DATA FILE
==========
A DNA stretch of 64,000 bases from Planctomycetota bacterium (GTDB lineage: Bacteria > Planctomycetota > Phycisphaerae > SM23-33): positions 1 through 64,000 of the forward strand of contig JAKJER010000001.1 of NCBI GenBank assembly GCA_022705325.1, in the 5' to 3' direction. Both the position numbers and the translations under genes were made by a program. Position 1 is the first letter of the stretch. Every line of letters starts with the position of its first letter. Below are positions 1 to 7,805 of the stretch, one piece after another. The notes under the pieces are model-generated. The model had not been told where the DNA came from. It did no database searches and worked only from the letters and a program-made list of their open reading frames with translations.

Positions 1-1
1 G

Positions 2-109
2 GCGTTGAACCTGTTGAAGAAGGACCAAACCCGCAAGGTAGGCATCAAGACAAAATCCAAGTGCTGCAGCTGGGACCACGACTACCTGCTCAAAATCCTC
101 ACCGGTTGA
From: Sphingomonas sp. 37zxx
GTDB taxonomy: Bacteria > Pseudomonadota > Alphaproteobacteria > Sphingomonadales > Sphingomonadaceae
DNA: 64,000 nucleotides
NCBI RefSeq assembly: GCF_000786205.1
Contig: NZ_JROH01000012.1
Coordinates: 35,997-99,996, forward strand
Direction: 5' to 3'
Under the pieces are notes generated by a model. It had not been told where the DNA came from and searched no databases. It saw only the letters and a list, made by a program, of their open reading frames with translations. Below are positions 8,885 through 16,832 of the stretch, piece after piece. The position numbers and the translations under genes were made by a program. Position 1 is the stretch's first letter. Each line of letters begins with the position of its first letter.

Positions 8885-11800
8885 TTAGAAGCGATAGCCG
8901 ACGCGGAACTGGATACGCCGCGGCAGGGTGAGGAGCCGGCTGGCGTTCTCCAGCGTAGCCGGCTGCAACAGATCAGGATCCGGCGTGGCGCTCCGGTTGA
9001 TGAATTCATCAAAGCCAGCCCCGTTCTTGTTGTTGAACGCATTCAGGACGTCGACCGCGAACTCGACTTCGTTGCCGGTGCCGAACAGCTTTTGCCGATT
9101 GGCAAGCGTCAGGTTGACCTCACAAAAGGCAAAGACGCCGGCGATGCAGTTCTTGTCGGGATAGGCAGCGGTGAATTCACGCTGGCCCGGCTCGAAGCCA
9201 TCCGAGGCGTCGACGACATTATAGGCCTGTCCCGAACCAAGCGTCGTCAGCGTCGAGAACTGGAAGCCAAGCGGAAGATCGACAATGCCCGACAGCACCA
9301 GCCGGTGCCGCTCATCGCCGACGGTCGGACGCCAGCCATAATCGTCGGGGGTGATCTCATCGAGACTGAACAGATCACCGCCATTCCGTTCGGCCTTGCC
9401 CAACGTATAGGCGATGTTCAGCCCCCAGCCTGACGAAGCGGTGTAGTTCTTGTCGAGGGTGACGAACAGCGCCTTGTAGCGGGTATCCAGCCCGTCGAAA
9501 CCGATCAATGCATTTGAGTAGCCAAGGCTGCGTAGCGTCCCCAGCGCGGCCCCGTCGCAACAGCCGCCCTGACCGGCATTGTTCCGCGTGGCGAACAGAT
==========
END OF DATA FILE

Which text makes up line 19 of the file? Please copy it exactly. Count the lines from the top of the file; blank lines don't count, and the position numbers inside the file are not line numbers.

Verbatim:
9101 GGCAAGCGTCAGGTTGACCTCACAAAAGGCAAAGACGCCGGCGATGCAGTTCTTGTCGGGATAGGCAGCGGTGAATTCACGCTGGCCCGGCTCGAAGCCA